Most patients who undergo minimally invasive spine procedure avoid surgery for 5 years: Cleveland Clinic

The majority of patients who undergo a minimally invasive lumbar decompression procedure can avoid surgery for at least five years, a Cleveland Clinic study found.

Minimally invasive lumbar decompression, also called "mild," is a treatment option for lumbar spinal stenosis patients with hypertrophic ligamentum flavum as a contributing factor. CMS increased reimbursement for the mild procedure at ASCs last year.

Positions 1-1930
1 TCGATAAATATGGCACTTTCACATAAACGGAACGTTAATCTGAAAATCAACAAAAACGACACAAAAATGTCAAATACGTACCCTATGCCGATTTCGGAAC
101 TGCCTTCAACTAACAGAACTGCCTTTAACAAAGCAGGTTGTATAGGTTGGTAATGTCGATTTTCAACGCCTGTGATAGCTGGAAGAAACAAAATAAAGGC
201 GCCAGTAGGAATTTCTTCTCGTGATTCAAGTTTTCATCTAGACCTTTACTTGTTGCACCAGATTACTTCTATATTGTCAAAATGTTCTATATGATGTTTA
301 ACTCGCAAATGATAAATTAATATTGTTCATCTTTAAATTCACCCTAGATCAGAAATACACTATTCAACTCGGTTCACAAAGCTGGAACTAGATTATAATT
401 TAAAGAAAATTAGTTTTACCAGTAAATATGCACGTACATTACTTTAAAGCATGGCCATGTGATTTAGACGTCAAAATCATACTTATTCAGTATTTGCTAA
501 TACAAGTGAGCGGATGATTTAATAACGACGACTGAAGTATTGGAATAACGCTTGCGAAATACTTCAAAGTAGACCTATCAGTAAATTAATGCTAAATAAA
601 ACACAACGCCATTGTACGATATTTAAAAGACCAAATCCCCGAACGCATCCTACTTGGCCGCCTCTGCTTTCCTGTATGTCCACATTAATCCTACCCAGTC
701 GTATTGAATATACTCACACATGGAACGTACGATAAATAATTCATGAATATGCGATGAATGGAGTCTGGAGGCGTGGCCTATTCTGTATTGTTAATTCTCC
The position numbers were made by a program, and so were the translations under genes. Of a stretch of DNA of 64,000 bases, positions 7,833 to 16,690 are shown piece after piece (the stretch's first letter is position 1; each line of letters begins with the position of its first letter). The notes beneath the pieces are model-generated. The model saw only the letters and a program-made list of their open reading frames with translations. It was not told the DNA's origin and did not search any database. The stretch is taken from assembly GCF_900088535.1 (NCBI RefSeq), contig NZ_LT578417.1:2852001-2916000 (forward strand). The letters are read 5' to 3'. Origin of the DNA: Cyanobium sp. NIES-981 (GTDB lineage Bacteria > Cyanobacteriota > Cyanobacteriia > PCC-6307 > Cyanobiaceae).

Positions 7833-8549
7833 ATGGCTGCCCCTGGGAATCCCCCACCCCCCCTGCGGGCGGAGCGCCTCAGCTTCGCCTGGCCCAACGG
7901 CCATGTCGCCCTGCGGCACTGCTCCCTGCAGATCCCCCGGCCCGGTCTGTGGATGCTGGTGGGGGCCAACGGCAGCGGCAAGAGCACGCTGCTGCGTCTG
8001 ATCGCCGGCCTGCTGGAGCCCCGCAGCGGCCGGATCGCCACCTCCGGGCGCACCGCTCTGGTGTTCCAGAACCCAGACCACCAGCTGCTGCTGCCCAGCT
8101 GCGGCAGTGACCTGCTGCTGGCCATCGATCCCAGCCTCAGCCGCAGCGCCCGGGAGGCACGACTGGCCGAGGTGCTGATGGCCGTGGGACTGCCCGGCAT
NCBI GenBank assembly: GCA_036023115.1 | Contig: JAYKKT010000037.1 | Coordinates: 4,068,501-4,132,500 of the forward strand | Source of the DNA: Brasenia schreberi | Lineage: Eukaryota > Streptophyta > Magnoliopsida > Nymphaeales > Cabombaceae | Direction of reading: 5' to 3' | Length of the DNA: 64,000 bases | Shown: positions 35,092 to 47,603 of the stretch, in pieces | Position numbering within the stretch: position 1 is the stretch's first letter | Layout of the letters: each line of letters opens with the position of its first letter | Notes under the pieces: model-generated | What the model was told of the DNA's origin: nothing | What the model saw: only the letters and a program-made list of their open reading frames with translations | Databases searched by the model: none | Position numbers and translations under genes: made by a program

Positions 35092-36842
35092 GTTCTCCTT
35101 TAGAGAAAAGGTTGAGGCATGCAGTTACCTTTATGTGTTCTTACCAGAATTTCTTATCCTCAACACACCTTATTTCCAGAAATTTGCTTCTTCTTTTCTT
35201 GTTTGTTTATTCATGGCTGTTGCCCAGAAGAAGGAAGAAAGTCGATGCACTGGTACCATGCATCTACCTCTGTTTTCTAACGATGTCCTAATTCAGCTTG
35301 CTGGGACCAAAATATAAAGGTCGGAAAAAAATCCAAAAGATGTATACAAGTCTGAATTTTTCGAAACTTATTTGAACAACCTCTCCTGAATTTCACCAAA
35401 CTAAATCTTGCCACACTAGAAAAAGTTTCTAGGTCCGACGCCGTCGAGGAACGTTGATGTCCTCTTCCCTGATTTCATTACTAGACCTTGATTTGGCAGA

Researchers conducted a five-year follow-up with 75 patients who underwent the procedure from 2010 through 2015 at the Cleveland Clinic Department of Pain Management. The results, published May 4 in Pain Practice, found nine of those patients required lumbar surgical decompression during the five-year follow-up period.

The study concluded: "The mild procedure is durable over 5 years and may allow elderly patients with symptomatic lumbar spinal stenosis to avoid lumbar decompression surgery while providing significant symptomatic relief."

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